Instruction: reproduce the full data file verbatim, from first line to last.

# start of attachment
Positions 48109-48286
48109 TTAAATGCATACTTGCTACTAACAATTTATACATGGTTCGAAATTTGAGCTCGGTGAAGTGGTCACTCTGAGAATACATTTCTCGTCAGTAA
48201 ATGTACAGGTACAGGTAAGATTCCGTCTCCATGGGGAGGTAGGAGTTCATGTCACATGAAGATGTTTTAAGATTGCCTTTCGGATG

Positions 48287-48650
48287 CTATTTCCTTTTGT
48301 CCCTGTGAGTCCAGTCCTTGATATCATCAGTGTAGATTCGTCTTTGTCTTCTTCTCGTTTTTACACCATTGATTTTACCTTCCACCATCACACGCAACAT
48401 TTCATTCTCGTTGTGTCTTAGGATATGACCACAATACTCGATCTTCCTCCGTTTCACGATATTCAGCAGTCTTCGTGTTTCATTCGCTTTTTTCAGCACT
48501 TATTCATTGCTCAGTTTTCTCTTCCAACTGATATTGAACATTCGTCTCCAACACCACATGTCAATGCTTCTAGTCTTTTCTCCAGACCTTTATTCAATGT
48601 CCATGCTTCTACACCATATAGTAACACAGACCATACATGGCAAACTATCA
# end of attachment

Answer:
Positions 48109-48286
48109 TTAAATGCATACTTGCTACTAACAATTTATACATGGTTCGAAATTTGAGCTCGGTGAAGTGGTCACTCTGAGAATACATTTCTCGTCAGTAA
48201 ATGTACAGGTACAGGTAAGATTCCGTCTCCATGGGGAGGTAGGAGTTCATGTCACATGAAGATGTTTTAAGATTGCCTTTCGGATG

Positions 48287-48650
48287 CTATTTCCTTTTGT
48301 CCCTGTGAGTCCAGTCCTTGATATCATCAGTGTAGATTCGTCTTTGTCTTCTTCTCGTTTTTACACCATTGATTTTACCTTCCACCATCACACGCAACAT
48401 TTCATTCTCGTTGTGTCTTAGGATATGACCACAATACTCGATCTTCCTCCGTTTCACGATATTCAGCAGTCTTCGTGTTTCATTCGCTTTTTTCAGCACT
48501 TATTCATTGCTCAGTTTTCTCTTCCAACTGATATTGAACATTCGTCTCCAACACCACATGTCAATGCTTCTAGTCTTTTCTCCAGACCTTTATTCAATGT
48601 CCATGCTTCTACACCATATAGTAACACAGACCATACATGGCAAACTATCA